Offered here is a very attractive WWII USAAF A-2 flight jacket by Rough Wear Clothing Co. (size 44) worn by an unnamed member of the 319th Troop Carrier Squadron, Glider Section, 1st Air Commandos. Sewn to the left chest is a wonderful embroidered 1st Air Commandos patch. This patch is one of the more humorous insignias from WWII as it features a smiling mule with wings for ears superimposed on a number one for 1st Air Commandos, all surrounded by the letter “G” for glider. Between the mule’s teeth is a kukri that signifies solidarity with the Chindits (British and Indian army special operation units), and the top of the number one is the profile of a woman’s breast. The jacket also features a multi-piece leather CBI patch on left shoulder, a hand embroidered on velvet AAF patch on the right shoulder, large multi-piece leather American flag on the back, and Talon zipper. The jacket is pictured and identified in Maguire and Conway’s “American Flight Jackets, Airmen & Aircraft: A History of U.S. Flyers’ Jackets from World War II to Desert Storm” (2nd edition) on pages 65 and 79. Complete with a long sleeve service shirt and officer's "crusher" cap by Dobbs. The shirt features embroidered insignias, most likely theater made: wings on left chest, CBI patch on left shoulder, AAF patch on right shoulder, and AAF officer’s insignia on left lapel. Rank lapel insignia have since been removed (outline suggest 1st or 2nd lieutenant bar). Operating in the China-Burma-India Theater starting in late 1944, the 319th Troop Carrier Squadron provided airlift support to commando units, such as Merrill’s Marauders and the Chindits, and conducted parachute drops and glider operations in Burma, China and French Indochina. This jacket would have been worn by a glider pilot taking part in 1st Air Commando Group operations. These glider pilots were among the first Americans to infiltrate the jungles of Japanese occupied Burma under Operation Thursday in 1944. The initial phase of Operation Thursday sent glider troops behind Japanese lines. The operation was a rousing success, best summarized by a defeated Japanese general: “The penetration of the airborne force into Northern Burma caused the failure of the Army plan to complete the Imphal Operations....The airborne raiding force...eventually became one of the reasons for the total abandonment of Northern Burma.” After VJ-Day the 319th Troop Carrier Squadron operated in China until October 1945. The squadron was later re-activated to support early counterinsurgency operations in Southeast Asia from 1962 to 1965. Its lineage traces to the 319th Special Operations Squadron that continues to provide in theater support for special operations. The origins of today’s special forces trace back to World War II commando units such as Merrill’s Marauders. Merrill's Marauders were deployed with the Chindits as a long-range penetration force behind the Japanese lines, and it was the mission of the 319th Troop Carrier Squadron to ensure these troops were resupplied, a vital but often over looked operation in the history books. The Marauders gained fame for their capture of the village of Myitkyina, Burma in 1944 and for their subsequent operations against superior Japanese forces. Provenance: The Putnam Green/Sycamore Collection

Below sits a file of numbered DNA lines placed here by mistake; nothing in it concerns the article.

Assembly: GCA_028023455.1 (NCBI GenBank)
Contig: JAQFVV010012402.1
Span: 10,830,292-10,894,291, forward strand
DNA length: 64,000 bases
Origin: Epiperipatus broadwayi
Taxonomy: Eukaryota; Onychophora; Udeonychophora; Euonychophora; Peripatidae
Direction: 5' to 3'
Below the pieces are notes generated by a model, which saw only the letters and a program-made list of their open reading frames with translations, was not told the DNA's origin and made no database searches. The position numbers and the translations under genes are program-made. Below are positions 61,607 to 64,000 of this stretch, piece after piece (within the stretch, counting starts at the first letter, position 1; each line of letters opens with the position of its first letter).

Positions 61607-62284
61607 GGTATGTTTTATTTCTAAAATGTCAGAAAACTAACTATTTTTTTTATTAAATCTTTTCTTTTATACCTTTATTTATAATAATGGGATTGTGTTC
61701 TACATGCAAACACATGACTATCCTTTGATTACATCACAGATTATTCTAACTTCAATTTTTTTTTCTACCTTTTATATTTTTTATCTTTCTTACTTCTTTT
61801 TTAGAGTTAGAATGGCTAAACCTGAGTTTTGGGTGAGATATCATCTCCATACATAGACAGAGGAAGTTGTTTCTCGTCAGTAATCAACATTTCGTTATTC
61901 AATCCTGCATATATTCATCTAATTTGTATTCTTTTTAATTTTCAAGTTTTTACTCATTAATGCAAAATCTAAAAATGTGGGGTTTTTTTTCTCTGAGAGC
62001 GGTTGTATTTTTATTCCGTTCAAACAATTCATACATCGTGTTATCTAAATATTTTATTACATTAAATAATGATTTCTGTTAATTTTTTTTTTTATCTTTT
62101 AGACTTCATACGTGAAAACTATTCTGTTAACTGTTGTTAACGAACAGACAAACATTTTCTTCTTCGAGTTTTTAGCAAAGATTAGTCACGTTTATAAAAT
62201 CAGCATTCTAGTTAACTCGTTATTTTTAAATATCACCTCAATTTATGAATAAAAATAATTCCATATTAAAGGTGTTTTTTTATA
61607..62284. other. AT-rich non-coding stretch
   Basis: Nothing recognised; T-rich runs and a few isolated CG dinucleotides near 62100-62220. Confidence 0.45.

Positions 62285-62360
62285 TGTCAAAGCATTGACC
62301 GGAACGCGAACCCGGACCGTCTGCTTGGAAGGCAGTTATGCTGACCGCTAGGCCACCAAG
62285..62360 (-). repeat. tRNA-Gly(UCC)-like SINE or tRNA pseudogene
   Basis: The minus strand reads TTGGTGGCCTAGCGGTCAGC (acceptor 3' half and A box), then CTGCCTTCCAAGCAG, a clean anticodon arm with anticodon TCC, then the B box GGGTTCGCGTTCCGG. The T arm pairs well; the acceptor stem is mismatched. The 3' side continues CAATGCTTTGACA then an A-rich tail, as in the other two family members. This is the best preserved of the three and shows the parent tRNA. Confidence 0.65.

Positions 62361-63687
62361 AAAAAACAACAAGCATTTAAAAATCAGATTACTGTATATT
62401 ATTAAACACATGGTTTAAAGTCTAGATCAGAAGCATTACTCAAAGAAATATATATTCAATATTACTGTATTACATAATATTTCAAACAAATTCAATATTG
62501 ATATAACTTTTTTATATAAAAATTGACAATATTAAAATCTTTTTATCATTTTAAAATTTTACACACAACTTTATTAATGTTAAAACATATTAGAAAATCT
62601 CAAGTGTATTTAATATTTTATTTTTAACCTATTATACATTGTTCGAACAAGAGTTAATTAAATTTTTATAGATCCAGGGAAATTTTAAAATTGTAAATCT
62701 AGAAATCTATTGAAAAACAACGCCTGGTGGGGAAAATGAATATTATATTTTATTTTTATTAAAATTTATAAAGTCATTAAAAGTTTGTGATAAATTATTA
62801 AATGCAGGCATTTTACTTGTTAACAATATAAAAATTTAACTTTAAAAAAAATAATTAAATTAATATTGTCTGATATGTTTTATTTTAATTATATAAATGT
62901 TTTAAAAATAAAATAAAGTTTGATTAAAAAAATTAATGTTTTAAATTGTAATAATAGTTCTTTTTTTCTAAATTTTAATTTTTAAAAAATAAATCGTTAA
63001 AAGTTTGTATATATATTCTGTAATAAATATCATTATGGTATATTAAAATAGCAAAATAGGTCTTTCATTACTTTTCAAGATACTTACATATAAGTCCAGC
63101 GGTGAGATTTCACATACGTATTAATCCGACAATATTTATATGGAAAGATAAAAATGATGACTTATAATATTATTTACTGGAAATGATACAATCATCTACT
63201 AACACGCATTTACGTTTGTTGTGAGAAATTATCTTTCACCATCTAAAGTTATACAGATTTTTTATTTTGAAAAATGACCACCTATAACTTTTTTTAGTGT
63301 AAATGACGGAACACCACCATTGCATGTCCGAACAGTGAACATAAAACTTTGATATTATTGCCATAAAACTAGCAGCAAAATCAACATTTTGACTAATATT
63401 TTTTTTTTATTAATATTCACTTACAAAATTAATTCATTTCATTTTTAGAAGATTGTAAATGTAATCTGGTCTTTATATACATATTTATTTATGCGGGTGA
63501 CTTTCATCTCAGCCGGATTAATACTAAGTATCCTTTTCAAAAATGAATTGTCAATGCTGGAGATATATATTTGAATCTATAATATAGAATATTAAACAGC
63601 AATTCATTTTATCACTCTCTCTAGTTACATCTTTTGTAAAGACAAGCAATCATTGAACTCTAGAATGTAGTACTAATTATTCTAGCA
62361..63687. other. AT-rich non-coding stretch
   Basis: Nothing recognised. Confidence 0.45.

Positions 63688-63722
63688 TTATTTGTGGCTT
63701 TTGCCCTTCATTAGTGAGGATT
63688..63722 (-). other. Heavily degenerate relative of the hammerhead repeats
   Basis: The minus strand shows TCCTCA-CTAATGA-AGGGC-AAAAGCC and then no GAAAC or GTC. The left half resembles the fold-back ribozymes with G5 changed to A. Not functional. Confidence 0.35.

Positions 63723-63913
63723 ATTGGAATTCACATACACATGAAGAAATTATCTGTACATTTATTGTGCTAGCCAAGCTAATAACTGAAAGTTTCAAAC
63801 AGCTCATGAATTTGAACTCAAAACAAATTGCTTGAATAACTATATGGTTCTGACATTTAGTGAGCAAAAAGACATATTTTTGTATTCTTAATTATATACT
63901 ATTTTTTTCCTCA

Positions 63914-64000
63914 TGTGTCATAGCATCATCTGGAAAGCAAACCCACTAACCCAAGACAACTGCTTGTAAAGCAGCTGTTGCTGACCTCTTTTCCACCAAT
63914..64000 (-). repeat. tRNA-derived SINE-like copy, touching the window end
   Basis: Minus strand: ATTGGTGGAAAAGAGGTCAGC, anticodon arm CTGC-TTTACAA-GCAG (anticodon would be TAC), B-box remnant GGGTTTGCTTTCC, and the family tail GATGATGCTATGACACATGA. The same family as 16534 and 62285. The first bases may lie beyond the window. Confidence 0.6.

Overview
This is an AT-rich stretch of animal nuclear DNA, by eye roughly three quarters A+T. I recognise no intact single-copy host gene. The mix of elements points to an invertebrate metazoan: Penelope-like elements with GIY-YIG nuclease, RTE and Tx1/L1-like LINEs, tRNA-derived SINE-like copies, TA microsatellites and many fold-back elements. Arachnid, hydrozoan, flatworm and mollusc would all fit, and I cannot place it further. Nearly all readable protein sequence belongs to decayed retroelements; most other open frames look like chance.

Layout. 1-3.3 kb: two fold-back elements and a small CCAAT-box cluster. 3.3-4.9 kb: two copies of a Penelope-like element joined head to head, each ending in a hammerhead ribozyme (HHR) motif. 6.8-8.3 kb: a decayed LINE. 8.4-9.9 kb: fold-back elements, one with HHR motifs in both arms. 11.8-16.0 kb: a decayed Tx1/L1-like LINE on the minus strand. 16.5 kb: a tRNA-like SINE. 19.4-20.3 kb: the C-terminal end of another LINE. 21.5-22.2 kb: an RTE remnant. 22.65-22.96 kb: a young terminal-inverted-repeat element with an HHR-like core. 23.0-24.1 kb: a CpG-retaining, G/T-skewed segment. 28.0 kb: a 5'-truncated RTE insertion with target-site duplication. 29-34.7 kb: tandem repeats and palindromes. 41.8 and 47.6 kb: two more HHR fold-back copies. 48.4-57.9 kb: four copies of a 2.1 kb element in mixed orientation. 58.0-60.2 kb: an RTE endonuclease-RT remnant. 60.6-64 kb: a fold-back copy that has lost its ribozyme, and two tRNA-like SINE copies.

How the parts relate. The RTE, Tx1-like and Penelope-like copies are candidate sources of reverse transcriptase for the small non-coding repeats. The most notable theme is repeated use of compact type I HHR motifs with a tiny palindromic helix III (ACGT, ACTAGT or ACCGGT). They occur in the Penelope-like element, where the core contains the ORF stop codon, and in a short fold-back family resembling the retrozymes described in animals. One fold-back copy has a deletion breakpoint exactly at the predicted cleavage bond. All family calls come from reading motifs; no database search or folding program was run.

The A-2 jacket is very good, with most of the lining remaining, and some scattered wear and few repairs to the cuffs and waist band showing. The AAF patch is fair; otherwise, the patches are fine. The cap is fair. The shirt is good with staining. A very attractive WWII A-2 jacket linked to early U.S. special operations.
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